LONDON—Although clinicians have drugs that are effective in treating metastatic renal cell carcinoma (RCC), they still have no biomarkers to predict therapeutic response, Rosalie Fisher, MD, Clinical Research Fellow at the Royal Marsden Hospital in London, told attendees at the Renal and Bladder Cancer 4th National Conference.

Seven molecularly targeted drugs have been approved for use in metastatic RCC. The use of anti VEGF-R and anti mTOR treatments have targeted signalling pathways and “we have been able to extend overall survival, to greater than two years for the average patient,” said Dr. Fisher, who added that “we have entered a new era in the management of RCC.” The problem is that these drugs have limitations and “the rather dismal bottom line … is that in RCC there are no established predictive biomarkers of therapeutic response.”

The National Institutes of Health definition of a biomarker is a characteristic that is effectively measured and evaluated as an indicator of normal biological processes, pathogenic process, or pharmacologic response to a therapeutic intervention, she noted. Dr. Fisher pointed to some well known examples routinely used in clinical medicine, such as troponins in acute coronary syndromes.

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Anti VEGF-R and anti mTOR treatments sometimes work well in RCC patients and they can even work well in patients with poor performance status or poor risk features, “but all patients become resistant no matter how good their initial response, and the real lesson is that despite these types of drugs being used in clinical trials since 2002, we still have no idea why they work or how they work, and why they work in some patients and not in others.”

Current treatment for RCC is typically selected based on the licensed indication for drugs, which is based on the eligibility criteria used in pivotal phase 3 trials. “For an individual who starts on one of these agents, the benefit they will derive at the outset is really quite unpredictable,” she said.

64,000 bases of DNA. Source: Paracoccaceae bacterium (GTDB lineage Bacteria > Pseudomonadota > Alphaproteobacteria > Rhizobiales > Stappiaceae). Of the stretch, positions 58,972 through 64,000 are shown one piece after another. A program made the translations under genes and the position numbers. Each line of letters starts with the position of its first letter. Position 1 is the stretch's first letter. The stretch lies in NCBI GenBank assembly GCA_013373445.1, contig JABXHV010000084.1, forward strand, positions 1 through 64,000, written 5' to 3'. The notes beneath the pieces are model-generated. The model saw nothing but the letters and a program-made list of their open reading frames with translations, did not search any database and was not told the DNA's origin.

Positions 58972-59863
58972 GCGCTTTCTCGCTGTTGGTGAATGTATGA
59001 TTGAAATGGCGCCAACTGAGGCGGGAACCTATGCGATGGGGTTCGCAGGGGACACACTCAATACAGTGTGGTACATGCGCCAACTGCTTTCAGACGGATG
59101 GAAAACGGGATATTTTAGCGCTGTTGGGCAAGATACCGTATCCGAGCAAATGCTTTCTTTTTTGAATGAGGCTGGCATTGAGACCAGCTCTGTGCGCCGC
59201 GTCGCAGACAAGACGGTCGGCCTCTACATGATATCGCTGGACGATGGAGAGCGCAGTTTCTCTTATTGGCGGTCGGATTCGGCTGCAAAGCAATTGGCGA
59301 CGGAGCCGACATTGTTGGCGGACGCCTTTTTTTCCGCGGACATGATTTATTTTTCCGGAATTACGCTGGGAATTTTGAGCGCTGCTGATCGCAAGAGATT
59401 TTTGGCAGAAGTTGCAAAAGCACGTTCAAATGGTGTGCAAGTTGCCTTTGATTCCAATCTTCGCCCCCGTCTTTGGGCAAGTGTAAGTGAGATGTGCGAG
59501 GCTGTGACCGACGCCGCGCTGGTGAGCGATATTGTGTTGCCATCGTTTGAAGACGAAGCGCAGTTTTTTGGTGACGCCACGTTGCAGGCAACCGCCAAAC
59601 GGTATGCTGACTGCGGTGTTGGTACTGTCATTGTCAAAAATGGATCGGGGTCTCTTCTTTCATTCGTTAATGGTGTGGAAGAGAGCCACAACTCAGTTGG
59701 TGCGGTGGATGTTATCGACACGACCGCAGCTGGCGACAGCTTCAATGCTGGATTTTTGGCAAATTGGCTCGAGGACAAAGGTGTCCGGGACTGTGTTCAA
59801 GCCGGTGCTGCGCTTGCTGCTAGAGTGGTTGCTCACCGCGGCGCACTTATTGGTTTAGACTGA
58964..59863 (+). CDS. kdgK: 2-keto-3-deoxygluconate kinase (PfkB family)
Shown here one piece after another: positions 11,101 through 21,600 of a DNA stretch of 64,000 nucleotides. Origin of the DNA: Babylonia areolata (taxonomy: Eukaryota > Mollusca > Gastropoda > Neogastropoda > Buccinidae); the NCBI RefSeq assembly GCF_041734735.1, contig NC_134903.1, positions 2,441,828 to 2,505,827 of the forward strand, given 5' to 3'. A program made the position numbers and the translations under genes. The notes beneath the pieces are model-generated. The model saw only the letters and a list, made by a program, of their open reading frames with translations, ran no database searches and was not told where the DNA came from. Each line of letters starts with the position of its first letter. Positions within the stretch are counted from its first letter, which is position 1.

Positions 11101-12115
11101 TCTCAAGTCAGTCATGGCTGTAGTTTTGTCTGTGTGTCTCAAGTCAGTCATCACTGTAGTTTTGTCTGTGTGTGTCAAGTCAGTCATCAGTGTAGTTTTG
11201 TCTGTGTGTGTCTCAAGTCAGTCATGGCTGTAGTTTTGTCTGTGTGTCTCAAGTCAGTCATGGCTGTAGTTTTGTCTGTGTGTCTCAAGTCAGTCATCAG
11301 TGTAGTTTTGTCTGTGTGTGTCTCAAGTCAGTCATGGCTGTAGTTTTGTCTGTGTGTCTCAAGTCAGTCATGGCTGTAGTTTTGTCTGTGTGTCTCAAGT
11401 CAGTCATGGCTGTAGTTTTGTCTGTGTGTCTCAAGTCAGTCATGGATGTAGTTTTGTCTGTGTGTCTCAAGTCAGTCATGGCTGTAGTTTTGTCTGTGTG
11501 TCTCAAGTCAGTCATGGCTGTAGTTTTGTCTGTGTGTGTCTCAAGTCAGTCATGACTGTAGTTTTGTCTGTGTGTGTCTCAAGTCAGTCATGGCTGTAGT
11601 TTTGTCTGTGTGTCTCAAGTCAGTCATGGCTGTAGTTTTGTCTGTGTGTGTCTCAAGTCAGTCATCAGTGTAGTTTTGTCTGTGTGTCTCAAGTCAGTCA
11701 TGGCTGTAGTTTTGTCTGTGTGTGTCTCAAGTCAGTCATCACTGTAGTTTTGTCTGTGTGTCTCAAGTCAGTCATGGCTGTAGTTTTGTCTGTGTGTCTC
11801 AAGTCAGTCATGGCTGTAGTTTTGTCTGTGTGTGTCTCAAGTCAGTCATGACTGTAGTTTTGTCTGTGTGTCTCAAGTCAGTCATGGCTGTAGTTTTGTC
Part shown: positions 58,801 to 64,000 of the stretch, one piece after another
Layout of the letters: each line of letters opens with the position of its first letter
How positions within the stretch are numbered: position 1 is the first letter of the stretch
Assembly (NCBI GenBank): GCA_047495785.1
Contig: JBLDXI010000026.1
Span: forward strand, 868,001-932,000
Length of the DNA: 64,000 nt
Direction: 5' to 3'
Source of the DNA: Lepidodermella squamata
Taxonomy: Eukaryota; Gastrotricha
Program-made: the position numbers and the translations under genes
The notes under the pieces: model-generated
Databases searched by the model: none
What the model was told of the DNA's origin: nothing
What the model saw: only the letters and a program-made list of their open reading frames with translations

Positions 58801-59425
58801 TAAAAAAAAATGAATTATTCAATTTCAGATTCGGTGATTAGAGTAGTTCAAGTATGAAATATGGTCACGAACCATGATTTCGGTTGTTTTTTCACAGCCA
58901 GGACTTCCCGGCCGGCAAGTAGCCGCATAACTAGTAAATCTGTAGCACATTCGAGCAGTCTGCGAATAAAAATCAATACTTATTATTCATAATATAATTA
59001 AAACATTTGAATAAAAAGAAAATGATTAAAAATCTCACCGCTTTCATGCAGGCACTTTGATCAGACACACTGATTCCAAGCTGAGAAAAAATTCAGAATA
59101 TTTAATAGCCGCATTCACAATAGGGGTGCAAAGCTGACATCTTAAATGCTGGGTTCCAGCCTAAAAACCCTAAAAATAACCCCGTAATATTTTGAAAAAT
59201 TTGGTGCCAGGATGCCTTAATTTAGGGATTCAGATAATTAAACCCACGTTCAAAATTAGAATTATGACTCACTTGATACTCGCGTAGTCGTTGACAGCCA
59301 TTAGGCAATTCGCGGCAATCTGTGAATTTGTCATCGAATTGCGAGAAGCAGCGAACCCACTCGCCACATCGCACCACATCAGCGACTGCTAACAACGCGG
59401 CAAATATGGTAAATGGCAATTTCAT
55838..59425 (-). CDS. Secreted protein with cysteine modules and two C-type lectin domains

This contrasts with other solitary types of cancers such as melonama, breast cancer, colorectal cancer, and lung treatment, Dr. Fisher said. Predictive biomarkers exist for these cancers, but not for RCC. “The reality of these drugs in the clinic is that they are toxic, so if we select at the outset those [RCC] patients who will definitely not benefit from this treatment, this would be a major advantage.”

The lack of predictive biomarkers for RCC is not for lack of trying, Dr Fisher said. Numerous studies have attempted to find useful biomarkers in RCC since 2007, but these studies often are retrospective, the number of tumor samples is very small, and the results have been conflicting. “What is only becoming obvious now, and I think this has been grossly and persistently underestimated, is that the clinical trials that you need to do to identify biomarkers are actually complex and very difficult to do.”

Despite the lack of predictive biomarkers for RCC, Dr. Fisher said she is hopeful as there are a number of biomarker initiatives underway in the U.K. and the U.S. “It is only now that we are focusing on systematic and high-quality tissue collection, which did not really occur in the earlier trials for these drugs. Will advances in genomic techniques help or hinder us in our quest to find predictive biomarkers? I don’t know but we should consider the issue of tumor heterogeneity in the discovery pipeline.”